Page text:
- Wow. LinkedIn apps. There seems to be a lot of useful applications here– such as the Slideshare (I consider any public slide shows to be a part of my resume, so– genius), Blog Link (though you risk annoying people if your blog is not related enough to professional topics) and Company Buzz better, I suppose, if the buzz is generally pretty good). I imagine there has been mixed reaction to LinkedIn apps, as many people see LinkedIn as a clutter-free professional networking tool, in contrast to the zombie-biring, sheep-throwing world of Facebook. But LinkedIn’s reputation may help hold any approved apps to some professional standard. We’ll have to see how it goes.
- Qwitter: a site that alerts you when people stop following you on Twitter, and the last Tweet before they “Qwit” you. Is it really constructive to obsess about why people stop following you on Twitter? Generally, no. Perhaps, over time, one can generate data on the types of Tweets that make people run screaming from your usual stream of social media brilliance; I can see that. I was just generally annoyed by the extra “bacn” generated by the notifications, and in a short time using Qwitter I couldn’t make a true correlation to specific Tweets and who left me. Oh well, if you find the tool fun, knock yourself out. If you find it useful, tell me about it. I’m done.
- ReadWriteWeb on “Five Ways to Keep Your Momentum After a Launch”: First off, why a PR topic in a social media top 5? Because I’m in PR- plus, RWW is a social media-focused Web site, so there. Second, what gives a reporter/blogger/editor/whatever the right to tell PR people how to do their jobs? When that blogger is Marshall Kirkpatrick, one of the most PR-friendly people out there in content-land, and who knows a thing or two about both sides of the PR/editorial divide. Marshall gives great advice about posting links to those who cover you, following up publicly and privately, and, in more than just a “duh” statement, coming up with more “remarkable” news to create momentum.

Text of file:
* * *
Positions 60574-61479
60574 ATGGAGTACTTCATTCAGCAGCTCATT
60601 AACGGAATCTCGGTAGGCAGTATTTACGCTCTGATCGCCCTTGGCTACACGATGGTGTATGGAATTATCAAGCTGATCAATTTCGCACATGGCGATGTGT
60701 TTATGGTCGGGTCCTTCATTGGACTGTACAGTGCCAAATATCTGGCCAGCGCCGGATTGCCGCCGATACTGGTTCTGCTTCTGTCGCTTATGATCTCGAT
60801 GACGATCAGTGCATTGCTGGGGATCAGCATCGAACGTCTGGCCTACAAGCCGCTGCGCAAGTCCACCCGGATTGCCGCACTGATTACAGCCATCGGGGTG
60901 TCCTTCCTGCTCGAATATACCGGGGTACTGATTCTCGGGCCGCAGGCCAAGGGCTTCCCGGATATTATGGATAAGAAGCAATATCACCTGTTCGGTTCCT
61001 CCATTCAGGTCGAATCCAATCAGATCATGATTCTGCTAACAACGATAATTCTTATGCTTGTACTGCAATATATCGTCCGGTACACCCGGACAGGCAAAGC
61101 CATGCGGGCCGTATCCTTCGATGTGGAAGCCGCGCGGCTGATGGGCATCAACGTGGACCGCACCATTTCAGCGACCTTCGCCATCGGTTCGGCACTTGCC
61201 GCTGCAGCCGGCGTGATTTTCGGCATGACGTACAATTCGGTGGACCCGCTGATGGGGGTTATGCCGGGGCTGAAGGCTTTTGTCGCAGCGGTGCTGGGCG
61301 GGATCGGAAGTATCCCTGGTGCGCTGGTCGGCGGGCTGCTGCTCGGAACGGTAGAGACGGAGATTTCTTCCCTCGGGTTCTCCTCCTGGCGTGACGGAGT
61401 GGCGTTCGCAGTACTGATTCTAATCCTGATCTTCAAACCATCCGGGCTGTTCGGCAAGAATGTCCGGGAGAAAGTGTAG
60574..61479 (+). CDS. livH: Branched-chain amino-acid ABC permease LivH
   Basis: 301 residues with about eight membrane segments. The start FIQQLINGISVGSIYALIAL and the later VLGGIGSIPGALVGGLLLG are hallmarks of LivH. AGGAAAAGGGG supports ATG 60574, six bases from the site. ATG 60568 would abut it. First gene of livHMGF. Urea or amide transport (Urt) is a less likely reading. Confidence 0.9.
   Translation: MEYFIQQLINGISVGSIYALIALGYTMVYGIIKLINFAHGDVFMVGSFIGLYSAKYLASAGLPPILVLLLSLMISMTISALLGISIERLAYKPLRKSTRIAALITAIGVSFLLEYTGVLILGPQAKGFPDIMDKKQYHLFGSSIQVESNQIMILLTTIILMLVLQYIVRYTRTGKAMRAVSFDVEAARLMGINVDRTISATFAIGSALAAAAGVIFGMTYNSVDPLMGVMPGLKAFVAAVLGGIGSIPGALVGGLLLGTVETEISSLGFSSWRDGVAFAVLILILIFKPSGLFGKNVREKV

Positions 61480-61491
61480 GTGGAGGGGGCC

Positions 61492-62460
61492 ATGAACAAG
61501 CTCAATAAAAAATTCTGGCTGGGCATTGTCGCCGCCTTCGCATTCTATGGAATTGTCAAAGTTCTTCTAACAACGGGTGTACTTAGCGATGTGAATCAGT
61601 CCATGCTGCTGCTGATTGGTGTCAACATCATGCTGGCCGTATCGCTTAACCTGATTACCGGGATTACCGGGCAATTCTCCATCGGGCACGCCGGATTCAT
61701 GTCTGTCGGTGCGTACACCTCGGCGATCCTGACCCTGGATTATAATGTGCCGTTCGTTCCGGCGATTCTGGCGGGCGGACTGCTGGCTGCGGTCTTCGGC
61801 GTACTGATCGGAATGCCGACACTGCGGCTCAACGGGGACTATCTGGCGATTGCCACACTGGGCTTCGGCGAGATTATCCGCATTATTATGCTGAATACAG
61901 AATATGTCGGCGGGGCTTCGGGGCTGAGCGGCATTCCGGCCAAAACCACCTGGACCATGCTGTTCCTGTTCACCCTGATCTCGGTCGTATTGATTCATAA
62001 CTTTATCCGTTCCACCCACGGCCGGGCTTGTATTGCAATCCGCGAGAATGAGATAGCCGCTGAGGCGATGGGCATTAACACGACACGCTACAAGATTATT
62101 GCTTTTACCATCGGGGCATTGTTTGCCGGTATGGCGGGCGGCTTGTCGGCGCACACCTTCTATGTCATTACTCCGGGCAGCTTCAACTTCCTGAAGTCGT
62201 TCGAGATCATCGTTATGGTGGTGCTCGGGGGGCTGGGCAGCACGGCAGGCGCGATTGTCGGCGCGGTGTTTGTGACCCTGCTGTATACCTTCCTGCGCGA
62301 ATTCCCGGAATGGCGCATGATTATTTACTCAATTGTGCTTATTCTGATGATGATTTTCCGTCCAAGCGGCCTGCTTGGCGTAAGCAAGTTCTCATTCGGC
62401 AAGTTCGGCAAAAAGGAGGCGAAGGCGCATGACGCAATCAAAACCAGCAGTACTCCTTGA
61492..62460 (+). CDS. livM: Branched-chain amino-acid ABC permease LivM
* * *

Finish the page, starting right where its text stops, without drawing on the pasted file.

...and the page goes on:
- Great post from Bryan Person on business cards. OK, business cards? Social media? Do we need business cards anymore? I still like ’em, if only because people use ’em. Bryan’s advice? Give us some space to write on cards, and material that we can actually write on. Amen! Sometimes, your business card is the only thing I have to write on. Trivial, or important? Important. And useful.
- So, Pepsi has a new can– and is sending cans to bloggers to promote the new logo design. Cool, they’re getting buzz. cool, there’s nothing wrong with the design. cool there is a Friendfeed room run by Pepsi, though some waggled righteous eyebrows at the audacity of moderating comments (please). Want to be outraged? Why did Pepsi mail empty cans to bloggers? I know it’s all about the logos, but what, are we supposed to drink an empty can of Pepsi to wash down an empty bag of Doritos? Not that this blog comes close to rating Pepsi schwag, but — empty? Hmmm.
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